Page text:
- The Washington Times - Thursday, June 19, 2003

As he stepped down from office this week as the Army Chief of Staff Gen. Eric Shinseki probably breathed a big sigh of relief.He had been put through the meat grinder in his job, particularly during Secretary of Defense Donald Rumsfeld’s tenure.

Gen. Shinseki deserved better.An extremely honorable and ethical man with a distinguished combat record, the first Japanese-American to lead a U.S. military service, and the father of the Army’s plan for transformation to a lighter and more deployable force, he should have been viewed as a hero.He may still be viewed that way by historians.But in real time, Washington has thought of him as the man most likely to be in Mr. Rumsfeld’s crosshairs on any given day (on this side of the Atlantic, anyway).The rumor mill alsosees his Army as the military service most likely to suffer deep force cuts to free up funding for Mr. Rumsfeld’s broader military transformation agenda.

Upon closer inspection, however, Messrs. Rumsfeld and Shinsekihave served the nation well together.On most major decisions related to ground forces made since early 2001 — budget matters and the Bush administration’s Quadrennial Defense Review (QDR), the battle plan for Afghanistan, the Crusader artillery system debate, the battle plan for Iraq even now the stabilization mission in Iraq — the better idea generally prevailed.Sometimes Mr. Rumsfeld was right, sometimes Gen. Shinseki and the institutional Army were right, sometimes discussion and debate produced new options neither had advocated initially.Although there is much we cannot know looking in from the outside, the relationship appears to have worked, albeit in its own tortured and unpleasant way.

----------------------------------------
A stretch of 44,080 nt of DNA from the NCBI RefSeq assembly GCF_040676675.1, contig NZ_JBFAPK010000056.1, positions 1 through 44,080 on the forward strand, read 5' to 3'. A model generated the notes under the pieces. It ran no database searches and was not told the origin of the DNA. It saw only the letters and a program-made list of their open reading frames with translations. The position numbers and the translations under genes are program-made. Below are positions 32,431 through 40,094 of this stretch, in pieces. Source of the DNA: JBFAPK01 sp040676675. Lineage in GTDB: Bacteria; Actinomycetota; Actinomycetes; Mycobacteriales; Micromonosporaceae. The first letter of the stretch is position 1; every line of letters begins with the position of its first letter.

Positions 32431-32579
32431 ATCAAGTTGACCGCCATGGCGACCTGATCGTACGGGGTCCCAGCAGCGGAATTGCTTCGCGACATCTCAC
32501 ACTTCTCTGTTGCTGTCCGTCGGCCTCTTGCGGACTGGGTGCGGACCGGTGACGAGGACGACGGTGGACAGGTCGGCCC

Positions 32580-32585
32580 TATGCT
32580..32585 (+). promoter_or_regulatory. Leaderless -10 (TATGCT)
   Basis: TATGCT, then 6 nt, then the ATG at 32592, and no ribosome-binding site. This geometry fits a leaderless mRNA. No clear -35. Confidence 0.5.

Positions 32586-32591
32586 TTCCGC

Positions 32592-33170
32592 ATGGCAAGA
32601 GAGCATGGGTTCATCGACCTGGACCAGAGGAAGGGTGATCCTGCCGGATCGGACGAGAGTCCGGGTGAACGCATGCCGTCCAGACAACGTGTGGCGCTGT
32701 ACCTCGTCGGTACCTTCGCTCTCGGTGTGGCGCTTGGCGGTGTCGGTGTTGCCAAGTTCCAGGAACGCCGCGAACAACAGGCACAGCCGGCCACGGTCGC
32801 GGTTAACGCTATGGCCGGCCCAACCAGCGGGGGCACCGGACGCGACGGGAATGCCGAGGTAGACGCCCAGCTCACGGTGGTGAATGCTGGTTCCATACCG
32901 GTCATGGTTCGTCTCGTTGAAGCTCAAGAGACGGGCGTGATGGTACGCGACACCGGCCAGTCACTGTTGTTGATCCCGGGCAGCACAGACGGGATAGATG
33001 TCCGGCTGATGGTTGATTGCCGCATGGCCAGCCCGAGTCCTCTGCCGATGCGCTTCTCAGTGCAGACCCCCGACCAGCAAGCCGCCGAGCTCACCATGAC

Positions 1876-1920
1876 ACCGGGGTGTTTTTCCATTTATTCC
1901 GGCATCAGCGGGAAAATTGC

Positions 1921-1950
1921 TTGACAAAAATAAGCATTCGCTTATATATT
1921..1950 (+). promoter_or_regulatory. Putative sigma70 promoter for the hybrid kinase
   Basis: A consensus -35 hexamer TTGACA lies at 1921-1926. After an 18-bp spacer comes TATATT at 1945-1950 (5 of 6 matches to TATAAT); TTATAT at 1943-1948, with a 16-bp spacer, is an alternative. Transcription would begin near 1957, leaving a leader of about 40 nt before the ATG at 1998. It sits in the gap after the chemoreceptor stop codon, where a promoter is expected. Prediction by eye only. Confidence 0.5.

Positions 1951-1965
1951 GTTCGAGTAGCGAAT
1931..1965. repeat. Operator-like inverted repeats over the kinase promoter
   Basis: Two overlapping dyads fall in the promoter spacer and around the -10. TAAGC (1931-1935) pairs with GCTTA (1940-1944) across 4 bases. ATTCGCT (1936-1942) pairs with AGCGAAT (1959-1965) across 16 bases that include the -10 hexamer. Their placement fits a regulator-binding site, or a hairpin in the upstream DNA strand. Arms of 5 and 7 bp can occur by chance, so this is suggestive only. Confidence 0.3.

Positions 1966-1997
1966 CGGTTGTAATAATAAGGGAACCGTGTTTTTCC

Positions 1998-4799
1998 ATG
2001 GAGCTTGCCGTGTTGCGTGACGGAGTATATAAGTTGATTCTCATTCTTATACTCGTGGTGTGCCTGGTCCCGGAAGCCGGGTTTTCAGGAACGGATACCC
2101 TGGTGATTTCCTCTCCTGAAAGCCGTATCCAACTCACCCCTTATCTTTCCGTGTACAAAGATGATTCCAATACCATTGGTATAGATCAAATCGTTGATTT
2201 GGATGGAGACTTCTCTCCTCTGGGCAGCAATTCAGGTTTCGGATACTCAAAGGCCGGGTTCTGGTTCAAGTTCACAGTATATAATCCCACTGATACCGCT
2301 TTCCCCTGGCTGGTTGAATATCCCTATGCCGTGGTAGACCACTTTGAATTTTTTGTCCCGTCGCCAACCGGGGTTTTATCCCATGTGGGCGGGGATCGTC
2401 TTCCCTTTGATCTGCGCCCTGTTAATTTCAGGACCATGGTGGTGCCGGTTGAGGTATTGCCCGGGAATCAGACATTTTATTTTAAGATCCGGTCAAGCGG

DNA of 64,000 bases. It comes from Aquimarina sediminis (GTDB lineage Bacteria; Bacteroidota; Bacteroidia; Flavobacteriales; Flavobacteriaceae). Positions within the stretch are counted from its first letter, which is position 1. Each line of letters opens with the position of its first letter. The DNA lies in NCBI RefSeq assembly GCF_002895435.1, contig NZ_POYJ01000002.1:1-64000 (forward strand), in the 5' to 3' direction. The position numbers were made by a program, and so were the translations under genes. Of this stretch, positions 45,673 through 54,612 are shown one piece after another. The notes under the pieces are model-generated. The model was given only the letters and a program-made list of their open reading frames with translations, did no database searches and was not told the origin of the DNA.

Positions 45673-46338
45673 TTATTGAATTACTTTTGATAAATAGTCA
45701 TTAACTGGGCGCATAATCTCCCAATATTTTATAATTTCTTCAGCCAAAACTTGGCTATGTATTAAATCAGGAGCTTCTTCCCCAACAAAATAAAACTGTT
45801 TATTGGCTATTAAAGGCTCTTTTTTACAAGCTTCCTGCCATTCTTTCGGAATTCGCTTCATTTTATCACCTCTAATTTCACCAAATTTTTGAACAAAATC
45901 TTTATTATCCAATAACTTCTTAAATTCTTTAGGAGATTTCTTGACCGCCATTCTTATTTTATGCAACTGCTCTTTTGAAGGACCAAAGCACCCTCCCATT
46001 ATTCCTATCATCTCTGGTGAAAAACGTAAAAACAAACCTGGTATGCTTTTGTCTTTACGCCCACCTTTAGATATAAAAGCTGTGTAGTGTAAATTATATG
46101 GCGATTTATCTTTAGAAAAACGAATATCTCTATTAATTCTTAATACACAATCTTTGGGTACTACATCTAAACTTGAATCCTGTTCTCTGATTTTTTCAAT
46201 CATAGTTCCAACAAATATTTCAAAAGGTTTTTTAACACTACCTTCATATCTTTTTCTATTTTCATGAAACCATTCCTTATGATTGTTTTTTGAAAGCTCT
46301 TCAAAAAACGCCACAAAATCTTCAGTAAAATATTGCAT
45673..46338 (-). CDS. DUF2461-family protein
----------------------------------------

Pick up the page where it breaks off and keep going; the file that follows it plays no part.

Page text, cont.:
Consider the big debates in turn.Early in Mr. Rumsfeld’s tenure, the secretary’s study groups were talking about slashing the active-duty Army from ten to eight divisions or even less, believing future military competition with China and Iran far more likely than groundpower intensive operations in places such as Iraq, Korea and the Balkans.Predictably, the Army fought very hard against this idea, partly on parochial grounds but mostly because it was a bad idea.Thankfully, given what has happened since, the Army won the debate, and the September 2001 QDR preserved President Clinton’s Army virtually intact.

Even as that document was being printed, September 11 changed the military environment instantaneously, and battle plans had to be developed for waging war against the Taliban and al Qaeda in Afghanistan. Reportedly, the institutional Army thought that something resembling a traditional invasion force might be needed.Mr. Rumsfeld, as well as CIA Director George Tenet and CENTCOM’s commander, Gen. Tommy Franks (an Army officer, but no longer acting as part of the institutional Army in his joint-service job), favored a nimbler battle plan. Although the latter approach contributed to the eventual mistake at Tora Bora, in whichAmerica’s Afghan allies apparently let Osama bin Laden and cohorts escape through mountain passes as U.S. airpower pummeled the region, it was the right way to defeat the Taliban.If the Army won the QDR debate, Rummy won the Afghanistan debate — and in both cases, the country got the better of the two proposed policy options.